On 17 May 1642, a group of French settlers led by Paul de Chomedey de Maisonneuve and Jeanne Mance established the missionary colony of Ville-Marie on the Island of Montréal. Today, this modest settlement founded in the middle of the St. Lawrence River is Canada’s second largest city and home to nearly half of the province of Québec’s population. A centre of francophone culture in North America, Montréal also enjoys international renown. Through exhibits, images and articles — as well as several Heritage Minutes about influential Montrealers — this collection celebrates the 375-year heritage and history of this important cultural and economic centre.
The area was granted to Philippe de Rigaud de VAUDREUIL in 1703. However, it was his successor, Michel Chartier de Lotbinière, who fostered the settlement and development of the seigneury that he had bought from the Vaudreuil family in 1763. The FUR TRADE and agriculture supported the local economy.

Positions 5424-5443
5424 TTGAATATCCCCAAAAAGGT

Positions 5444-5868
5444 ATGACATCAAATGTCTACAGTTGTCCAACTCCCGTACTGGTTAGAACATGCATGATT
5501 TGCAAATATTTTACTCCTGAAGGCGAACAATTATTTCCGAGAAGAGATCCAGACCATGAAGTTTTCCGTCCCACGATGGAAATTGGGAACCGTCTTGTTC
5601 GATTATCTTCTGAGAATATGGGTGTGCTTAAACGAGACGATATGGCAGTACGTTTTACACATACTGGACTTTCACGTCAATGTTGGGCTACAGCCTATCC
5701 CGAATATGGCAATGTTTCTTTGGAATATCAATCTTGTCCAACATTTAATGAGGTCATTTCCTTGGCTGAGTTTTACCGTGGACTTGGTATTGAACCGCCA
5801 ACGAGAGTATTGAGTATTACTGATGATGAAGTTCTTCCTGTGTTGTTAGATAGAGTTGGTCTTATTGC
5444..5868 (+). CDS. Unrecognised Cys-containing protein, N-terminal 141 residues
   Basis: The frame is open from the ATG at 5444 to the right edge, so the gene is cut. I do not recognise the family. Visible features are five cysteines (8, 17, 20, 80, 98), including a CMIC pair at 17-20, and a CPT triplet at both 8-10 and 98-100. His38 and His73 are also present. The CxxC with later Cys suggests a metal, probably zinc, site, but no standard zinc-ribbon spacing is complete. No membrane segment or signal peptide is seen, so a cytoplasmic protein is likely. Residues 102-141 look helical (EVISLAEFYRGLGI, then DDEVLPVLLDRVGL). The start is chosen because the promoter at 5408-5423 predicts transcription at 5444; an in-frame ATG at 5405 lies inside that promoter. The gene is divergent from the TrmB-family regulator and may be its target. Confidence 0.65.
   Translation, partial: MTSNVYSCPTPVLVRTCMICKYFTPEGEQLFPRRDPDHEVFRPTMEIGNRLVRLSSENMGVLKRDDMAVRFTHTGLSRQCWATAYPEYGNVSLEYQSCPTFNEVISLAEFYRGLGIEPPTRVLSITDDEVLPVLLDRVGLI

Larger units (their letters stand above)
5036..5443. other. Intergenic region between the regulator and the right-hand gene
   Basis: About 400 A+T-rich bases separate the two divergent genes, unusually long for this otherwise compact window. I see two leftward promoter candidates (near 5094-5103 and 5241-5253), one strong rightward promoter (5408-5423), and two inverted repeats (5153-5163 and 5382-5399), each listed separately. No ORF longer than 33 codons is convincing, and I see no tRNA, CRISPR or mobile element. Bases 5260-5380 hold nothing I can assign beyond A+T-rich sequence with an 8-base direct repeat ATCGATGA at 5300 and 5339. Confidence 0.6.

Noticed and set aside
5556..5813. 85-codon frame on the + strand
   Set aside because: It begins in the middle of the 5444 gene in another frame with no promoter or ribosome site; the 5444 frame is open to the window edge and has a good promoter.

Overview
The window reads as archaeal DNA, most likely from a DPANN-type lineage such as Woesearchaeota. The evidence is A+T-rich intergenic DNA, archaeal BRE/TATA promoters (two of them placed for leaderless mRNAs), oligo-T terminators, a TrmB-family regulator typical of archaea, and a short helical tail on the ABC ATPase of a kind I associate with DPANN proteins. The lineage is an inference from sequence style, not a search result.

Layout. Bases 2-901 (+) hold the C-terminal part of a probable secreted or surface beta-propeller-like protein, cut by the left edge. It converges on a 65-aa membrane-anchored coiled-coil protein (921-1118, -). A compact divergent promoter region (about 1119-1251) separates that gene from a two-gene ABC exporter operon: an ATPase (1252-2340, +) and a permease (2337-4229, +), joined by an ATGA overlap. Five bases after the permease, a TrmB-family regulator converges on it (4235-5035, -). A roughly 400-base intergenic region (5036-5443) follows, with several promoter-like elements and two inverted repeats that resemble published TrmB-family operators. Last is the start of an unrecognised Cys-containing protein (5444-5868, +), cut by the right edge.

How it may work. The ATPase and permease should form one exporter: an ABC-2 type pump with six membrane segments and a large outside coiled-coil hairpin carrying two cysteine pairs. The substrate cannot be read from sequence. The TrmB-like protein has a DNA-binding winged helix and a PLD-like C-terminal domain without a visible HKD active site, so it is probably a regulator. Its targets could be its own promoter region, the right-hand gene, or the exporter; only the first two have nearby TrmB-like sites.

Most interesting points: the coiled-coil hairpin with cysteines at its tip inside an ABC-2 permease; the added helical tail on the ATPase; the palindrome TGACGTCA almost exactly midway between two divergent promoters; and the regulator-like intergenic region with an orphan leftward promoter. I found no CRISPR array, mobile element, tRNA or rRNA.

During the first 40 years (1810-50), the chief source of revenue was the manufacture of potash. The construction of the Stanstead-Shefford & Chambly Railway in 1857 began Farnham's remarkable progress as a railway centre, thanks to its geographic position and competition among railway promoters.
Montréal-based trader Thomas FROBISHER built the first fur trade post in the area in 1776. Competing posts were set up by Alexander MACKENZIE in 1785 and the Hudson's Bay Company in 1799. From here the Athabasca brigades headed northwest. In 1846 Fathers LAFLÈCHE and TACHÉ established a mission.